Another plus for the black dial is the "phantom effect" hands. It makes it seem like the hour, minute and orange hands are floating on the dial. The clean and simple dial gets my vote. More is really less in this case. Looking it straight in the face, it's hard to find any flaw with this design and construction. It's perfectly proportioned in almost every aspect.

The simplicity extends to the case back. Although this is typical of Rolex, I reckon the usual literature, e.g. model reference, water resistance etc be engraved on the case back.

The slim profile of the case renders it easy to tuck under shirtsleeves as well. The engraved screw-down crown is easy to operate. The marking on the crown tells users that it's a twin lock as well. However, as with most Rolexes I've come across so far, the logo never seems to be positioned upright when screwed down completely.

The case is finished with both brushed and polished surfaces. The bold 24-hour markers and brushed stainless steel bezel are handsome touches as well. the lug ends on this latest model do not just out like the previous model (ref. 16750) and not as sharp as well.

The tapered, brushed stainless steel bracelet is another classic touch. All the links are solid. the gaps in between are tiny and closely meshed as well.

The latest Explorer 2 is also fitted with a new clasp that is chunkier and sturdier. However, the main clasp feels a little loose and far too easy to remove. It unclips with almost zero effort.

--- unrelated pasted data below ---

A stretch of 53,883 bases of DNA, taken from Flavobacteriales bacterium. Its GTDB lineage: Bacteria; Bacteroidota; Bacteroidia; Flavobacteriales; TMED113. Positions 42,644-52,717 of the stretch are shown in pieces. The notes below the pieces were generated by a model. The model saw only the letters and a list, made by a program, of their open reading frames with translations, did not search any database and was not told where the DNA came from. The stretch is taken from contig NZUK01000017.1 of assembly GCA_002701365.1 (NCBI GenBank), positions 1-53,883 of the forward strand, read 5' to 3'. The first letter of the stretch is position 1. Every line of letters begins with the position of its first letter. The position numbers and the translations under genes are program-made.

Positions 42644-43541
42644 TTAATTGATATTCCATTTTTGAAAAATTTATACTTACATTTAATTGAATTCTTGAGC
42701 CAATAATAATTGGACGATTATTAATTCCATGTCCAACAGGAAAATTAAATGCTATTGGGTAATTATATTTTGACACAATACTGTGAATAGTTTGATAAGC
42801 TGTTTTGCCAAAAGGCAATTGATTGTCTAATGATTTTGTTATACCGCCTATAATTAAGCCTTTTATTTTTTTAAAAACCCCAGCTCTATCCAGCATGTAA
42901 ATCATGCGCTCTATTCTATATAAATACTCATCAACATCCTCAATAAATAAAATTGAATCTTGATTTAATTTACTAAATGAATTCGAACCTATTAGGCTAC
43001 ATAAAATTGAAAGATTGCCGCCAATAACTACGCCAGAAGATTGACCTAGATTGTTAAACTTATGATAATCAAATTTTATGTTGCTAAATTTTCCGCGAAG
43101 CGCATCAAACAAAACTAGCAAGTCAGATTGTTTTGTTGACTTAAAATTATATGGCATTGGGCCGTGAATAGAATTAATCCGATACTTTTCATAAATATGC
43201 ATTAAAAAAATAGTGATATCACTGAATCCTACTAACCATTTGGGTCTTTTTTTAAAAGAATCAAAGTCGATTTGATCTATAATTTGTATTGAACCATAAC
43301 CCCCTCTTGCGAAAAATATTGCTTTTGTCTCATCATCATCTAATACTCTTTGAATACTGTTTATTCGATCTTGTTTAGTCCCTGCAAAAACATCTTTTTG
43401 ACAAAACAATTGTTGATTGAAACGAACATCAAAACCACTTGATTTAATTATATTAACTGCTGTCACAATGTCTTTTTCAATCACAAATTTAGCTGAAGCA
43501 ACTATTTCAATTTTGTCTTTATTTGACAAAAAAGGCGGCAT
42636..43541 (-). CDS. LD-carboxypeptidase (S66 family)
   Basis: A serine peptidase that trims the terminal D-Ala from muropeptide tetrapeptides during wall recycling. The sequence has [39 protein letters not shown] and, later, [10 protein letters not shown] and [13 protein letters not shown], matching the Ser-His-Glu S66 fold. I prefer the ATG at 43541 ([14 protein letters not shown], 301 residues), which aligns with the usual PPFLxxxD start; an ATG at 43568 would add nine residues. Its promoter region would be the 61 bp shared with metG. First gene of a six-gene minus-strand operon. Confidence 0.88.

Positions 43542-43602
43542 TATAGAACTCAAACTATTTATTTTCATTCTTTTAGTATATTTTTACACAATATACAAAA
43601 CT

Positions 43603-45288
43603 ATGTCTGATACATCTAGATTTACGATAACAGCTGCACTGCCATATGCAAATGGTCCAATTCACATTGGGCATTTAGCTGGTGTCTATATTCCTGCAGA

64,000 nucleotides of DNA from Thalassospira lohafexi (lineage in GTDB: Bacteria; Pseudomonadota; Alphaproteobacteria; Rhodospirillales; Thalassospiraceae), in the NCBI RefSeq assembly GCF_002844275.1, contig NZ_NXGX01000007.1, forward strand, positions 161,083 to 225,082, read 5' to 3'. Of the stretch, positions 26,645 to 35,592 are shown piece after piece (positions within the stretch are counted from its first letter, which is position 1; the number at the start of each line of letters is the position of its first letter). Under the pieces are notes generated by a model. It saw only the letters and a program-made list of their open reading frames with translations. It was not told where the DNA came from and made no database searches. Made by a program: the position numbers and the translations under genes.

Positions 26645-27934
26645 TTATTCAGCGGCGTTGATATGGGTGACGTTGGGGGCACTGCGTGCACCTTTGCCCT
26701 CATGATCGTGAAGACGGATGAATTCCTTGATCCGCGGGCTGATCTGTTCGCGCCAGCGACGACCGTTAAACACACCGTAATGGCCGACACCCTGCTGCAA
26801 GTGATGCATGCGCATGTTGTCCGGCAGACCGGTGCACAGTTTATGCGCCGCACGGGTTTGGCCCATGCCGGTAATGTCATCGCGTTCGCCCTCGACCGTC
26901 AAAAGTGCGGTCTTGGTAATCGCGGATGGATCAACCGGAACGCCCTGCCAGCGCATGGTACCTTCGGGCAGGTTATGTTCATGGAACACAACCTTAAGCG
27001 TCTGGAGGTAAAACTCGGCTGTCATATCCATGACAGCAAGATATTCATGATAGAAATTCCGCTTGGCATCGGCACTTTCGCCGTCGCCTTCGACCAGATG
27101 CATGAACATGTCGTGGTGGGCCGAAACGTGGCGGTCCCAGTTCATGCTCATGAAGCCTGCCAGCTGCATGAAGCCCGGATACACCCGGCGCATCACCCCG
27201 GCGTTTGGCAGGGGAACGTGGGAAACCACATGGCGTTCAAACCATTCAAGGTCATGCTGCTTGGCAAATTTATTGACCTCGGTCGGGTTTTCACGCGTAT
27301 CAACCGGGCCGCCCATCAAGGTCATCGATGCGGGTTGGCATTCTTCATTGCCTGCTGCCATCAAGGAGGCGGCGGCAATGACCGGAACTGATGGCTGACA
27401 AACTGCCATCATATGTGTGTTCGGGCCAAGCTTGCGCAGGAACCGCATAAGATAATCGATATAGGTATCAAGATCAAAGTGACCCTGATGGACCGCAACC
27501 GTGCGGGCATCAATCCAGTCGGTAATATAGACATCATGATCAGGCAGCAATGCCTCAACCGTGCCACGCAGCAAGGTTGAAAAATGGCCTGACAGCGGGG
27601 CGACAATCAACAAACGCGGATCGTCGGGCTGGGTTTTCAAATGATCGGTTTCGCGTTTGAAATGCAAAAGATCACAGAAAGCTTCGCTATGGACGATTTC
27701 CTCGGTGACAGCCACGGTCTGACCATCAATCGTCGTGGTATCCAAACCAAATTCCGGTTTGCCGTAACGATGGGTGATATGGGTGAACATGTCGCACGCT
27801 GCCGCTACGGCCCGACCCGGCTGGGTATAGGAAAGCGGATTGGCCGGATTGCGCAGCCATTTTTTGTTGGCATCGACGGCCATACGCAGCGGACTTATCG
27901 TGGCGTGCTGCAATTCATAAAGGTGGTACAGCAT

However, the main attraction of this new clasp is the micro-adjustor. It allows micro adjustments to be made effortlessly. All you need to do is clip and unclip. I never realise how useful this is until I started using the watch. It's usefulness is obvious when you are exposed to temperature fluctuations, e.g. moving out of an air-conditioned environment into an unsheltered area bathed in bright high noon heat.

This pieces has one of the most beautiful lume as well. It glows with a beautiful turquoise hue.

This watch fits perfectly on my 6 3/4" wrist. There's no overhanging lugs and it doesn't feel awkward either. It looks and feel better than the previous 40mm model.

This "grown up" Explorer 2 really is a beautiful watch from almost every perspective. It's versatile enough to be worn on the weekends or tucked under shirt sleeves on work days. It simply exudes classic elegance, but not in a dressy way.

Case diameter : 42mm.
Lugs : 22mm.
Crystal : Sapphire.
Movement : Rolex in-house Calibre 3187.

- Versatility.
- Simple, clean design.
- Excellent fit and finish.